Salome Benidze’s publication I Wanted To Ask You

For this undertaking, Donna is currently writing three novellas which form the body of her research. Through attending Donna’s creative writing workshops, I already knew she had a way with words but I was astonished at HOW good she was in her very own work. She is a very talented writer and each of our attendants clang ardently to her voice. Not only has she written captivating fiction, she managed to make hearing about practices and architecture in Scottish asylums enjoyable, and her methods for scientific research are spellbinding. For our second Story Café special, we welcomed our guests Helen Mort, lecturer in Creative Writing with a focus on poetry at the Manchester Writing School , Bern Roche Farrelly, Communications Manager  at the Poetry Translation Centre,  as well as Georgian poet and translator at the Poetry Translation Centre Salome Benidze. The trio presented Salome’s latest publication I Wanted To Ask You, a bilingual poetry collection written by herself. Alternatingly, Salome read the pivotal Georgian version of her poem and then Helen read her English translation of the exact same poem. It was the first time I heard Georgian and I learnt about Georgian culture, the position of women therein and political tensions in the country.

Handcrafting at Jessie Newbery talk and workshop in Paisley.

 

To close off this blog entry, I would like to talk about my latest trip for GWL. Morag kindly let me take her place for a talk and workshop on the Glaswegian designer and Glasgow School of Art teacher Jessie Newbery and the textile industry in Paisley, an event organised by the city council for the Scottish Mental Health Arts Festival as part of their regeneration programme. The talk was given by two outstanding ladies in the midst of their PhD, the History Girls, and ended with some handcrafting in groups. Our all-female groups were invited to create a poster for a regenerated Paisley in the style of the Paisley textiles introduced in the talk. For this, we used pieces of paper and fabrics of different colours and patterns, glitter, felt pens and more.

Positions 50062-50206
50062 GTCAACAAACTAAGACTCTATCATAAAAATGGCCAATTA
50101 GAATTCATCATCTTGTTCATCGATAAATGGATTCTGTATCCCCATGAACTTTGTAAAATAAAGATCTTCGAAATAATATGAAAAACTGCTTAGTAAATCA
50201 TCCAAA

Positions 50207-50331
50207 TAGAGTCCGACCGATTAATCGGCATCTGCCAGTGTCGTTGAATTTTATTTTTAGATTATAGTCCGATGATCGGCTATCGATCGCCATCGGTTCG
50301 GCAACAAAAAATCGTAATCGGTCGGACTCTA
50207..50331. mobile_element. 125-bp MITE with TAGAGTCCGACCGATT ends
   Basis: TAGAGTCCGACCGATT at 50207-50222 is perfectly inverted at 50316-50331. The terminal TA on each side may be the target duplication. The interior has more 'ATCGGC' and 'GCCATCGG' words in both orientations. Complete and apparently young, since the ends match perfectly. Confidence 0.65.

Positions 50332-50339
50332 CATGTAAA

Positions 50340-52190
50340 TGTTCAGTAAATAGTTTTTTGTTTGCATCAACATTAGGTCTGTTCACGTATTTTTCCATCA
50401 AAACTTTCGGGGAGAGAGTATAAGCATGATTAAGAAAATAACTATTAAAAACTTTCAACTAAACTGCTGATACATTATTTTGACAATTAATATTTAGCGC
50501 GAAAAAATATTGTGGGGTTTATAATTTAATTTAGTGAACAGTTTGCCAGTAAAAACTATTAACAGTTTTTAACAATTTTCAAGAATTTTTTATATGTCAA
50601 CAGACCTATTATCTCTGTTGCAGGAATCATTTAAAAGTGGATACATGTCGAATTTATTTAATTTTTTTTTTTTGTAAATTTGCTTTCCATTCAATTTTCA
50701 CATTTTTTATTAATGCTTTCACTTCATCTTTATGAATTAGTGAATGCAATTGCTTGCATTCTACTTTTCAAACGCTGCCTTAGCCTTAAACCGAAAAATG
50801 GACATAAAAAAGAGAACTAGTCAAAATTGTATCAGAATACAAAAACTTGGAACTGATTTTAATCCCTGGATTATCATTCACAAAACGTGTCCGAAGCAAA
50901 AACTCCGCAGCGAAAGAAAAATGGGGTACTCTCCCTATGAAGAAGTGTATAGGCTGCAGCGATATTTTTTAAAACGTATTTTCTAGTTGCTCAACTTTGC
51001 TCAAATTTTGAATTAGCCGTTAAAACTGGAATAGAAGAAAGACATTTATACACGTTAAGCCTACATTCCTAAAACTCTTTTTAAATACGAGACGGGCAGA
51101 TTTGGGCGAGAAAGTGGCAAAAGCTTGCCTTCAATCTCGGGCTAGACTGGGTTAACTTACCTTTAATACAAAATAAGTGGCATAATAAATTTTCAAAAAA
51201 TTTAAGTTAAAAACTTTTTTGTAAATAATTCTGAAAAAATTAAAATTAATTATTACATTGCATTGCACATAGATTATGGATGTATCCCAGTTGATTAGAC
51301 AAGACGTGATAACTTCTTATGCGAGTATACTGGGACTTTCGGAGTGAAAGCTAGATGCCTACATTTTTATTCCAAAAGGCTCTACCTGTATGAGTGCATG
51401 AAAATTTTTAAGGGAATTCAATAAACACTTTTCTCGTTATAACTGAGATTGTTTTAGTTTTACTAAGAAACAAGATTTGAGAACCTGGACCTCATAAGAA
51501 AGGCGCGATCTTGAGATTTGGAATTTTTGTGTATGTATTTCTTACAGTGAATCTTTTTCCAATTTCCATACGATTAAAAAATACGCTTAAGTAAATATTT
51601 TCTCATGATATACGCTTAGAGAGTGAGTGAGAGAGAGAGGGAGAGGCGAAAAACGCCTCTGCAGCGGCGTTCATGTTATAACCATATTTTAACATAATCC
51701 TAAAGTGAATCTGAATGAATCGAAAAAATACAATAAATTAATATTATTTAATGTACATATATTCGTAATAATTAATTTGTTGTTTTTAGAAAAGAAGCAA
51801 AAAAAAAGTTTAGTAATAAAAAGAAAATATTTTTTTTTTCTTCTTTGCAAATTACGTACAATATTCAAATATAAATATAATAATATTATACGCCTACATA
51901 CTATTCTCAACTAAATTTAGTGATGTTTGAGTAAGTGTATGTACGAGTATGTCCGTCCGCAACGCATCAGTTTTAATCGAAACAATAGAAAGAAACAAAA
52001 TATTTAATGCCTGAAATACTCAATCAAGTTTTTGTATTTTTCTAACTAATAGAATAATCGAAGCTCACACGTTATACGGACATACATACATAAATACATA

Please have a look at my group’s outcome.

Our group outcome at the Jessie Newbery talk and workshop in Paisley

 

Thank you very much for returning to my blog post and taking the time to read it. Let’s see what the month of June will hold for me at GWL!

 

Jeanette is an intern at Glasgow Women’s Library and involved in the National Lifelong Learning Project and Story Café, among other projects of GWL. She started in April and will stay until early October. Her internship here is part of her studies of English and Gender Studies at the Saarland University in Germany, where she grew up.